Space tourism to become available in 2073: Most Americans are afraid of such a trip

Most Americans expect space tourism to become commonplace by 2073. But in fact, few people really dare to do it. A new survey has found that more than 50% of Americans expect to be able to travel to space within the next five decades.

By 2073, space tourism to become commonplace

In a new study, the Pew Research Center surveyed U.S. citizens to determine what they expected from space flight over the next 50 years. The survey shows that although more than half of Americans expect that space tourism will become a common phenomenon by 2073, much less of them would like to make such a trip. 65% of respondents said they would not want to fly into space if they had the opportunity.

The survey was conducted from May 30 to June 4 this year and covered more than ten thousand people to find out whether attitudes to space travel had changed over the past five years. Pew conducted a similar survey in 2018. Since then, the number of Americans who believe that ordinary citizens will regularly travel to space over the next half century has grown by 5%.

69% of Americans believe that it is important for the United States to be a leader in space exploration. Infographic: Pew Research Center

2018 was the year when SpaceX launched the first Falcon Heavy rocket. The total number of launches of the company for this year has reached a record high of 21. The NASA Space Launch System (SLS) rocket faced delays in development, but was on its way to the first launch in mid-2020. But the first launch of the SLS took place in 2022 for the NASA Artemis I mission. And this year SpaceX plans to carry out 100 orbital launches. But a lot has changed in the last 5 years.

Priorities for NASA

A Pew survey has shown that 69% of Americans consider it important for the United States to remain an international leader in space exploration. But the way this leadership is maintained, and NASA’s role in this leadership, compared to the role of the private space industry, is not as generally accepted.

Americans put monitoring of asteroids that can crash into the Earth at the top of NASA’s priority list. Infographic: Pew Research Center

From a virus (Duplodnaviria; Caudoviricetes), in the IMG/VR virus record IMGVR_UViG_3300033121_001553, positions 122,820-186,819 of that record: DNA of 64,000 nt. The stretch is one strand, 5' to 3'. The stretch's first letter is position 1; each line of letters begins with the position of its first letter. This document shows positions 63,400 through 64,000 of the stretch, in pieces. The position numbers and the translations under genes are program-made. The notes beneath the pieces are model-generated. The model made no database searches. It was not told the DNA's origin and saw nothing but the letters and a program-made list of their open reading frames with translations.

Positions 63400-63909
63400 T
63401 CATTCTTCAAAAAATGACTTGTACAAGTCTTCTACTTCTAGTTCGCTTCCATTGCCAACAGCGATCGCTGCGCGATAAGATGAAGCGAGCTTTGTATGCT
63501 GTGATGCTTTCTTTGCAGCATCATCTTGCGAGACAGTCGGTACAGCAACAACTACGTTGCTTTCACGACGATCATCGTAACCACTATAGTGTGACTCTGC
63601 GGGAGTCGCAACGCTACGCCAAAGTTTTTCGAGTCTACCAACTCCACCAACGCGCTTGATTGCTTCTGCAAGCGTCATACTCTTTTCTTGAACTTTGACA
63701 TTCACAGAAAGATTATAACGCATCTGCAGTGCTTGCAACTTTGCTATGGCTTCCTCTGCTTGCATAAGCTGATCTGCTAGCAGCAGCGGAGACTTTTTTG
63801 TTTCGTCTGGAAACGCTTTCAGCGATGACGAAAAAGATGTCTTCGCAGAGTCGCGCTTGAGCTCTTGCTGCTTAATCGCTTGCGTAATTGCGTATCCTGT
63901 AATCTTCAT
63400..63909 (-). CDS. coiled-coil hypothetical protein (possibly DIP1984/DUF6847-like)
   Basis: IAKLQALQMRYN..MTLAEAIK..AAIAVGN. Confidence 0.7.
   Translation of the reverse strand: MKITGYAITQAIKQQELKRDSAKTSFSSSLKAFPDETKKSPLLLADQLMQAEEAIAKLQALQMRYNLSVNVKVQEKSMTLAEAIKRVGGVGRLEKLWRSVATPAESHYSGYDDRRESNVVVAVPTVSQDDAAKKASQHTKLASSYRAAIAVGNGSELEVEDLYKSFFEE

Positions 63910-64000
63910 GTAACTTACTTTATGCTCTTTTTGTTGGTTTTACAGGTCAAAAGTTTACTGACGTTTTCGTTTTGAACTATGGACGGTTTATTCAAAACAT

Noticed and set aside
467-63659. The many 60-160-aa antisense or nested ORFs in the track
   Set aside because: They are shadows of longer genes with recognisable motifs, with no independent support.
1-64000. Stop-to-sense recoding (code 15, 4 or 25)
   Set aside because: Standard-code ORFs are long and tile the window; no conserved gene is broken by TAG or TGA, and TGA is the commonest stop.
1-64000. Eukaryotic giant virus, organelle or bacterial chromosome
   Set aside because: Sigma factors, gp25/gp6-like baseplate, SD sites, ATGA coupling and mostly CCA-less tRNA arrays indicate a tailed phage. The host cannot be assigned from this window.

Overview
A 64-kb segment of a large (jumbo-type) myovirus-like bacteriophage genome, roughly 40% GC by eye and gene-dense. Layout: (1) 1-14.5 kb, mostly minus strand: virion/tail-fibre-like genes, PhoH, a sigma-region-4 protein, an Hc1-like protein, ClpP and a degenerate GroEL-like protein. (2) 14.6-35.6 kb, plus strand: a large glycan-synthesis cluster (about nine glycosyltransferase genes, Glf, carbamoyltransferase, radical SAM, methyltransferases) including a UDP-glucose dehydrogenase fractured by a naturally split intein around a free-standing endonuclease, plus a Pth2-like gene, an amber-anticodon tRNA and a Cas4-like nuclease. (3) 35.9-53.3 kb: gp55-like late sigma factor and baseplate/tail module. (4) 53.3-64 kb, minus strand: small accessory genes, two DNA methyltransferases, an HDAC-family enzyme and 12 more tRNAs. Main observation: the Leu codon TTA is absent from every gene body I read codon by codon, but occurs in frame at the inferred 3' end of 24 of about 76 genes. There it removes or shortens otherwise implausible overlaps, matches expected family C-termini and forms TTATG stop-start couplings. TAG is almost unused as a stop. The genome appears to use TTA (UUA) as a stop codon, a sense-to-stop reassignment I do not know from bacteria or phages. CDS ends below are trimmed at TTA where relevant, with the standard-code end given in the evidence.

The opinion of the respondents regarding the priorities of NASA showed that 60% of the participants named monitoring of potentially dangerous asteroids as a priority task. Slightly below 50% preferred monitoring the Earth’s climate. Significantly lower in the list of priorities – 11% and 12% of respondents – is the exploration of Mars and the Moon, respectively. But the search for aliens and planets suitable for life is the highest priority for NASA – 16%.

Positive attitude towards the private sector

As for the commercial side of the space industry, the public’s perception of private space companies, such as SpaceX, Blue Origin, or Virgin Galactic, is predominantly positive. But almost 40% or more said they were not familiar enough with the commercial space industry at all to be informed on these issues.

Americans positively assess the activities of private space companies. Infographic: Pew Research Center

For those who are at least cursorily interested in the commercial space industry, private space companies have received mostly good ratings. 48% believe that the private sector is doing a good job of creating safe and reliable rockets and spacecraft. 47% believe that companies make a significant contribution to the space industry. 41% see the private space sector as a way to make space flights accessible to more people.

“Clean up after yourself”

However, in the private sector, they see the threat of clogging the Earth’s orbit with space debris. About 56% of people familiar with this issue believe that space companies are doing a poor job of controlling debris from their rockets and satellites. 

As public opinion about existing and new space companies changes, 65% of Americans believe that NASA’s continued involvement in the industry is a critical component of its long-term success. 

Earlier we talked about how to become a space tourist.

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